Every child comes into the world full of promise, and none more so than Chappie: he is gifted, special, a prodigy. Like any child, Chappie will come under the influence of his surroundings - some good, some bad - and he will rely on his heart and soul to find his way in the world and become his own man. But there's one thing that makes Chappie different from anyone else: he is a robot. The first robot with the ability to think and feel for himself. His life, his story, will change the way the world looks at robots and humans forever.

They’ve both lost me already; wanna see whether the trailer won me back? Herewith, a special YES/NO/MAYBE SO assessment of this trailer via all of the films it made me think of as I was watching it:

YES

- Chappie’s character design is enough of a riff on known commodities (C3PO, Short Circuit, 80s Robot) without feeling derivative. I particularly love the ears/antenna.
- I'm fascinated by the fact that Copley is (to my knowledge) not playing Chappie via motion capture a la Serkis, but rather in a more rudimentary fashion ("they're animating over my movements," he notes). That might make for an interesting approach; and might give us an interesting Copley performance.
- I love the POV shot from inside Chappie’s head (is he also looking for Sarah Connor?)
- That He-Man cameo is pretty awesome.
- District 9 still holds enough goodwill for me to give this a tentative yes.
- IMDB informs me that Sigourney Weaver is in this which YES! but…

NO

- ...were we just denied a Weaver sighting and is that enough for me to notch a NO? Yes and yes.
- All those explosions towards the end reminded me of Elysium (and every other action film ever made).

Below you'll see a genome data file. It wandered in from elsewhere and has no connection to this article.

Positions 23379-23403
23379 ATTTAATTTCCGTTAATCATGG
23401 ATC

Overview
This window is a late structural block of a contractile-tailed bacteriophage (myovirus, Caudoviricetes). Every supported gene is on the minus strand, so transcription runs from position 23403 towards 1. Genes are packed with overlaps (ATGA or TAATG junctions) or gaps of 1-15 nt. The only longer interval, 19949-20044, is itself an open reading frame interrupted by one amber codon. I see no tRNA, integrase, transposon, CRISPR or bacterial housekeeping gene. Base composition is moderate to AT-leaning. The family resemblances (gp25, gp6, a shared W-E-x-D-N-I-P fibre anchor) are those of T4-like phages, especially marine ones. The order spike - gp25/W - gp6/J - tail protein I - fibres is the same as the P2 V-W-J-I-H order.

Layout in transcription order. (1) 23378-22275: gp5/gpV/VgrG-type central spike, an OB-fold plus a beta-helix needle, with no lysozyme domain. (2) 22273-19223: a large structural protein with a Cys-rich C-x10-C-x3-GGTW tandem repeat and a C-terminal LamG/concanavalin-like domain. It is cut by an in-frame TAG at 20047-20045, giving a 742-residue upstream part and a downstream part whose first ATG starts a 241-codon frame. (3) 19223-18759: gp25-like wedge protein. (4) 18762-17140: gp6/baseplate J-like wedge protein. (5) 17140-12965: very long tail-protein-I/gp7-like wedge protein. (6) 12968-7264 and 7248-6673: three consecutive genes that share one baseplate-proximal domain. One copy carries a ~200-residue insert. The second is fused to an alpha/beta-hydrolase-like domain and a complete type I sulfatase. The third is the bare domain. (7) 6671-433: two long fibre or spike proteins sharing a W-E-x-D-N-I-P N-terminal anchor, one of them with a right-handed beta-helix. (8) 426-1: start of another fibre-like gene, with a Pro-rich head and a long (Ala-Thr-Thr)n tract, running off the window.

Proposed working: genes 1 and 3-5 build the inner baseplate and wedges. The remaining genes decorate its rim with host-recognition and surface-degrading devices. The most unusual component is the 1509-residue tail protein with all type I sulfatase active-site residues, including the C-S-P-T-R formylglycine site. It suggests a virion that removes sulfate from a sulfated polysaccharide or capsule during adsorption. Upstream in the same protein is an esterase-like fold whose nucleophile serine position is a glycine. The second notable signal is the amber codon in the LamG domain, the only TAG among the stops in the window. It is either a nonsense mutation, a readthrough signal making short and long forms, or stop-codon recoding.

- Hugh Jackman + Robots = Real Steel flashbacks.
- “A.I. is unpredictable” immediately made me think of Transcendence (and of Rebecca Hall’s career; anyone have any news? Will she be given a non-thankless role soon?).
- Artificial Intelligence is a fascinating topic, but why must paranoia be pit against government involvement? Why must it always lead to things exploding and people getting shot? 
- “One machine’s journey… to become his own man,” Can we talk about this tag-line? Is Chappie secretly Kal-El? Must newly sentient beings always be framed within a masculinist view of progress? Suddenly the He-Man cameo feels less awesome. Add in a "girl in danger in need of being saved" shot and this needlessly testosterone-fueled trailer is ticking all my "No" boxes.
- The "You taught me so much more" line had me eye-rolling (Might as well be “I’m just a guy, in front of his robot…”).
- The overall design and aesthetic seems particularly reminiscent of District 9 if a bit more playful and colorful (are we in a pseudo-Eastern European dystopia with a dash of punk-rock?), but there’s very little that pops in this trailer for me (give or take a bad Jackman haircut).

MAYBE SO

- That moment with the carton of milk.